Anyway, here the recipe from Ms David:
This serves four to six. Bear in mind that you have to start this one the day before you want to serve it.
To a small bowl, add 4 fluid ounces of white wine or sherry (I went with wine, as sherry seemed a bit too rich), 2 tablespoons of brandy and the pared rind and juice of a lemon. Cover the bowl and let the flavours infuse together overnight. Strain everything into a large bowl and dissolve into the liquor two ounces of caster sugar. Next slowly mix in half a pint of double cream and grate in some nutmeg. Whisk the syllabub until it almost reaches the stiff peak stage so it is still a little floppy. Don’t over-whip it. There’s nothing worse than over-whipped cream; it goes all weird and cloying. You have been warned. Spoon onto glasses or ramekins and cover with foil or cling film. Leave them somewhere cool. Sir Kenelm Digby in 1669 recommends ‘[a] tiny sprig of rosemary or a little twist of lemon peel’, so I pared some thin pieces of lemon peel and let those stand in sugar overnight too as a traditional garnish. I served them with those little caramelised biscuits you get with coffee, I forget their name.
#269 Elizabeth David’s Everlasting Syllabub. Quite a boozy affair, this dessert, and I have never really got used to alcoholic puds, we just do eat them these days. However, as far as those kinds of desserts go, this was a good one, and nothing like the awfulness that was the Whim-Wham. The lemon and the fact it was a whipped dessert made it feel lighter than it was. Hugh ended up scoffing loads of them and made himself sick. Oh dear. I can’t scoff, cos I did exactly the same with the Whim-Wham. 6/10.

Wednesday, January 19, 2011

#268 Potted Shrimps

Hugh and I invited our mates Maartin and Ninja around for some food so I thought it would be the perfect excuse to do a couple of Grigsons. Poor things. For a starter Hugh made some mackerel pate (I should get the recipe from him and put it on here) and I did these potted shrimps. I wanted to cook a recipe that I couldn’t do in America and this is one. I so far haven’t found anywhere in Texas that sells brown shrimp.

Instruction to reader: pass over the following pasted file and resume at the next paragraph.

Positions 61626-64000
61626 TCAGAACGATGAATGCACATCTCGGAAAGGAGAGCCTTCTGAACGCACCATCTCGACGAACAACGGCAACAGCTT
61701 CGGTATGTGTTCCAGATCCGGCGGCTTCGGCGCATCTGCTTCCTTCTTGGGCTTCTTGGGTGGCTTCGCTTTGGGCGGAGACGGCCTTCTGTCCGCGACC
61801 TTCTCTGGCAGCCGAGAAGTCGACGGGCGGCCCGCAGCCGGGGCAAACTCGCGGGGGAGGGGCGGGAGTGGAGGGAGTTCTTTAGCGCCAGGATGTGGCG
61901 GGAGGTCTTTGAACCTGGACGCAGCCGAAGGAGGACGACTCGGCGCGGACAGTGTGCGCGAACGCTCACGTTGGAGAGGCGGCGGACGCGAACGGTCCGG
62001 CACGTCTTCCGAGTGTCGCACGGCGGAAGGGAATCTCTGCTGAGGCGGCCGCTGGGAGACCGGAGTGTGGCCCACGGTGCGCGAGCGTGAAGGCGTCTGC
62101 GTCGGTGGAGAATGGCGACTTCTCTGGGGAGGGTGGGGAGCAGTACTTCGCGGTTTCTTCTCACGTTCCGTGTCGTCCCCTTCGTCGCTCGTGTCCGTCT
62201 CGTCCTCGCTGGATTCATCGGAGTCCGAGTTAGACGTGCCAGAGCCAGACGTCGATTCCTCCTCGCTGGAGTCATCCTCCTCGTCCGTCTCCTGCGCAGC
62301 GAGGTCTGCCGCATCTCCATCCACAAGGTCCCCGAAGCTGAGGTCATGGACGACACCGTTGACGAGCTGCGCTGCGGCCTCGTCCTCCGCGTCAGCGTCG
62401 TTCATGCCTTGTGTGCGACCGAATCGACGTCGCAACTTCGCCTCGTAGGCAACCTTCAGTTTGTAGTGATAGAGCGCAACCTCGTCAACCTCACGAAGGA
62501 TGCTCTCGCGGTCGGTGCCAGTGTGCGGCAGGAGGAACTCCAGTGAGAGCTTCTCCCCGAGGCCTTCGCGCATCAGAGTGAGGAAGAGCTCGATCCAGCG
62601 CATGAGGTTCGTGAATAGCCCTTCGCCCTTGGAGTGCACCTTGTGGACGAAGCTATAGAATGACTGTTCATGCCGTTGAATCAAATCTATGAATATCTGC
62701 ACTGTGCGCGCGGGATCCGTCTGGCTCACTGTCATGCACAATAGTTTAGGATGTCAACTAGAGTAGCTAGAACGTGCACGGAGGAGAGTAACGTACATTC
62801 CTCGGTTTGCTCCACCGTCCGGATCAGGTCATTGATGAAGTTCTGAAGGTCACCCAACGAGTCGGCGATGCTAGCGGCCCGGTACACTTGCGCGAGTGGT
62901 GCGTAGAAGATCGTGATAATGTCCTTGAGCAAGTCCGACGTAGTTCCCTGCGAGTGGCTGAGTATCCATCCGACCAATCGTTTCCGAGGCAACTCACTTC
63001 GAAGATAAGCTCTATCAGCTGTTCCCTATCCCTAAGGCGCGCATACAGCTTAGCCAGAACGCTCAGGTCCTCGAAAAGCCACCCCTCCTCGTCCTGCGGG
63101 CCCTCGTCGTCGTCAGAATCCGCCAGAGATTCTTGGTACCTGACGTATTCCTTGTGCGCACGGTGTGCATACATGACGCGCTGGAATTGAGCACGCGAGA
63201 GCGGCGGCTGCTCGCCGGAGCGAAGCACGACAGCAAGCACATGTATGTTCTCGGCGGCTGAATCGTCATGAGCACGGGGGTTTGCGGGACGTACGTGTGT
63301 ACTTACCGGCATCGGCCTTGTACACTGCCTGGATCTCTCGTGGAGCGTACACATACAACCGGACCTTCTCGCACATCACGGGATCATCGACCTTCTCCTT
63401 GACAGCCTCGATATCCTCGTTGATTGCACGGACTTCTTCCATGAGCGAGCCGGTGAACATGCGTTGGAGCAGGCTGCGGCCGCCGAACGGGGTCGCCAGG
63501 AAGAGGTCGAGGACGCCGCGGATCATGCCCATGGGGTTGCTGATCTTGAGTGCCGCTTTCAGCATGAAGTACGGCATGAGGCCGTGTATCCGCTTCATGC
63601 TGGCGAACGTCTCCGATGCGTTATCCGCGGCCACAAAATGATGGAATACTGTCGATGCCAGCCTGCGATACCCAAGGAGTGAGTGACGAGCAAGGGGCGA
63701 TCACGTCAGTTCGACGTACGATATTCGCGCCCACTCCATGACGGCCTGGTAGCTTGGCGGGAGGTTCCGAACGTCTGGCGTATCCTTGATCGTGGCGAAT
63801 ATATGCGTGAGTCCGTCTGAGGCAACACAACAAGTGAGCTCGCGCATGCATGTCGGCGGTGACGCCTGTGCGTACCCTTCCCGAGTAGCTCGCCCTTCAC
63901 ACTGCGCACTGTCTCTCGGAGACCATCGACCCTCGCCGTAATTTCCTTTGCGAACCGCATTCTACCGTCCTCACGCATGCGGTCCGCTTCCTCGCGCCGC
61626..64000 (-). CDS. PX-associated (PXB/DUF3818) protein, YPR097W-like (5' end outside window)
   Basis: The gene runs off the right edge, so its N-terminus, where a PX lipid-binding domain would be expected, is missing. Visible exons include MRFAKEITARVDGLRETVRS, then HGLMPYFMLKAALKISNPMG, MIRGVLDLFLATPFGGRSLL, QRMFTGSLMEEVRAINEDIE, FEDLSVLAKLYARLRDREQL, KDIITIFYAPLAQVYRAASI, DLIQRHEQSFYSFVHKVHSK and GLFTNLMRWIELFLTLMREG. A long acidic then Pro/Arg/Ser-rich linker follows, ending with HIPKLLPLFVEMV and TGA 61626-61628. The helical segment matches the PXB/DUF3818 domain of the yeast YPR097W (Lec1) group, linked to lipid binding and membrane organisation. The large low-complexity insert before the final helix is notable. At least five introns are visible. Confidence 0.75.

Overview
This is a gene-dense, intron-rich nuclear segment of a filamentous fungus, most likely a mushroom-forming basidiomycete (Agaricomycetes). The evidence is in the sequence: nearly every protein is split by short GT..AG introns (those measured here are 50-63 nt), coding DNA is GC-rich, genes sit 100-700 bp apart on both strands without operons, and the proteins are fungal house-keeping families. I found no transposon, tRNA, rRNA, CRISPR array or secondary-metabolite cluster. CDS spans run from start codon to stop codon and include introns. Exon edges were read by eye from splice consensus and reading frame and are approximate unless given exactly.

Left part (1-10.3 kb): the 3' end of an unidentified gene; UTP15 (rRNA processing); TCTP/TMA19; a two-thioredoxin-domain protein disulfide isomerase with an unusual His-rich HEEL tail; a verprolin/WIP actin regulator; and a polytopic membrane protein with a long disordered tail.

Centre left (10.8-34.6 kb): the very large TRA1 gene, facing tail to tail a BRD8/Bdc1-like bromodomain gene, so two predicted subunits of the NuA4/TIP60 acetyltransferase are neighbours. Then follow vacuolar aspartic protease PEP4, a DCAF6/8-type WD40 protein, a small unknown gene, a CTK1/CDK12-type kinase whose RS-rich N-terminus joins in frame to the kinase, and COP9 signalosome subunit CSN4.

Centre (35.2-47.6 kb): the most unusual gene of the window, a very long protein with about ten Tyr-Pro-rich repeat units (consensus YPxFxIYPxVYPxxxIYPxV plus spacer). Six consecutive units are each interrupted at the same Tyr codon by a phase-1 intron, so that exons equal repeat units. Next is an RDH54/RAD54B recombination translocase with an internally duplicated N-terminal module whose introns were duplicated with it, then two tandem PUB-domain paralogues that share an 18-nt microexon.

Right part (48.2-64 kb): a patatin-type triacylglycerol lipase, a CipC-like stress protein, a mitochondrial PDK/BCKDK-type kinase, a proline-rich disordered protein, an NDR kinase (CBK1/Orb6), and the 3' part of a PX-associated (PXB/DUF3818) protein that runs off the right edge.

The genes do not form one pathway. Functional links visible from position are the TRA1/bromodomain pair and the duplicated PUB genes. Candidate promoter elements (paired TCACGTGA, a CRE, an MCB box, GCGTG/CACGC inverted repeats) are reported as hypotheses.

For those of you that don’t know, potted shrimps are a Lancastrian delicacy – they are going out of favour as many traditional foods are these days and, as far as I know, the only place that makes them is a small fishery in Morcambe Bay. They used to be very popular across the whole of the country after Young’s opened a shop selling them in London. The shrimps are fished and boiled on the boat before being dunked in the sea to cool off quickly. As the boat returned to land with its catch, the women and children of the town would be waiting to pot the shrimps.  If you happen upon some brown shrimps, try making them yourself because they are pretty easy to do.
For every pint of shelled shrimps you will need to melt 4 ounces of melted Danish butter along with ¼ teaspoon of powdered mace, a pinch of Cayenne pepper and a grating of nutmeg. Once melted, mix in the shrimps and let them heat through. Pack into pots and cover with clarified butter and then some foil or cling film. Allow to set. Serve spread on brown bread or toast. Piece of piss.
#268 Potted Shrimps. I loved these. The shrimps are sweet and well-flavored and the traditional spices such as mace really complimented them. It’s a shame that mace isn’t used more often these days as it goes so well with fish. 7.5/10.

Monday, January 17, 2011

Happy (Belated) New Year!

Hello there. I’ve been away from the blogosphere, or whatever they bloody call it for 4 weeks. I’ve had a lovely trip back to the good-old North of England, where I have managed to put on 9 pounds of weight, see my friends and family and spend some lovely time with Hugh. Oh, I’ve single-handedly pushed back the boundaries of science. I somehow managed to squeeze a few Grigsons whilst I was there and I shall be updating thee over the next few days.

Most of the recipes were ones I had done before – it is great that so many have become part of
my repertoire. Christmas dinner with the family was a meat-overload, doing Roast Turkey, Boned Rolled Sirloin AND Roast Pheasant. This is the first year since I started the blog that I haven’t done the Christmas Cake. I missed it. Next year, I shall!

Anyways, I’m back in Houston now and have made the resolution that I shall do my very best to keep blogging regularly – it’s been up and down since the move. My SMART target is to do one a week now I am back. That’s an achievable target, innit?